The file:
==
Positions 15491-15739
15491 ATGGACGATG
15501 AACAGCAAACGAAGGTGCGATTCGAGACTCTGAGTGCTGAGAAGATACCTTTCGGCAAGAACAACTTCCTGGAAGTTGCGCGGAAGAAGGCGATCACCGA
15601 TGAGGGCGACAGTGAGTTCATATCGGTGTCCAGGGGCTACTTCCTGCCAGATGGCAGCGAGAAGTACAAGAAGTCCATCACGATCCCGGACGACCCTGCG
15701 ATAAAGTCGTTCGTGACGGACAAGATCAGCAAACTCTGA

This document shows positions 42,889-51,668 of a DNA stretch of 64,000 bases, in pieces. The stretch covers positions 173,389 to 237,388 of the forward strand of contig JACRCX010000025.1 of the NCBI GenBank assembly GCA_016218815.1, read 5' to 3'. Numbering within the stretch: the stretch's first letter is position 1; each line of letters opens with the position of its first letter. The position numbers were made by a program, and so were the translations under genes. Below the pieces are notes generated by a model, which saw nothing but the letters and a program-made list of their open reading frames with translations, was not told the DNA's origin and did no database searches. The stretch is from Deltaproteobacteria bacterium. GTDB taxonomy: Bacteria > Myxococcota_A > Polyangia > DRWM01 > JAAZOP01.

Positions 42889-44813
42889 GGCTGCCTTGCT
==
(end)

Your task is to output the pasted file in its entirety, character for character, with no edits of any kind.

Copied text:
Positions 15491-15739
15491 ATGGACGATG
15501 AACAGCAAACGAAGGTGCGATTCGAGACTCTGAGTGCTGAGAAGATACCTTTCGGCAAGAACAACTTCCTGGAAGTTGCGCGGAAGAAGGCGATCACCGA
15601 TGAGGGCGACAGTGAGTTCATATCGGTGTCCAGGGGCTACTTCCTGCCAGATGGCAGCGAGAAGTACAAGAAGTCCATCACGATCCCGGACGACCCTGCG
15701 ATAAAGTCGTTCGTGACGGACAAGATCAGCAAACTCTGA

This document shows positions 42,889-51,668 of a DNA stretch of 64,000 bases, in pieces. The stretch covers positions 173,389 to 237,388 of the forward strand of contig JACRCX010000025.1 of the NCBI GenBank assembly GCA_016218815.1, read 5' to 3'. Numbering within the stretch: the stretch's first letter is position 1; each line of letters opens with the position of its first letter. The position numbers were made by a program, and so were the translations under genes. Below the pieces are notes generated by a model, which saw nothing but the letters and a program-made list of their open reading frames with translations, was not told the DNA's origin and did no database searches. The stretch is from Deltaproteobacteria bacterium. GTDB taxonomy: Bacteria > Myxococcota_A > Polyangia > DRWM01 > JAAZOP01.

Positions 42889-44813
42889 GGCTGCCTTGCT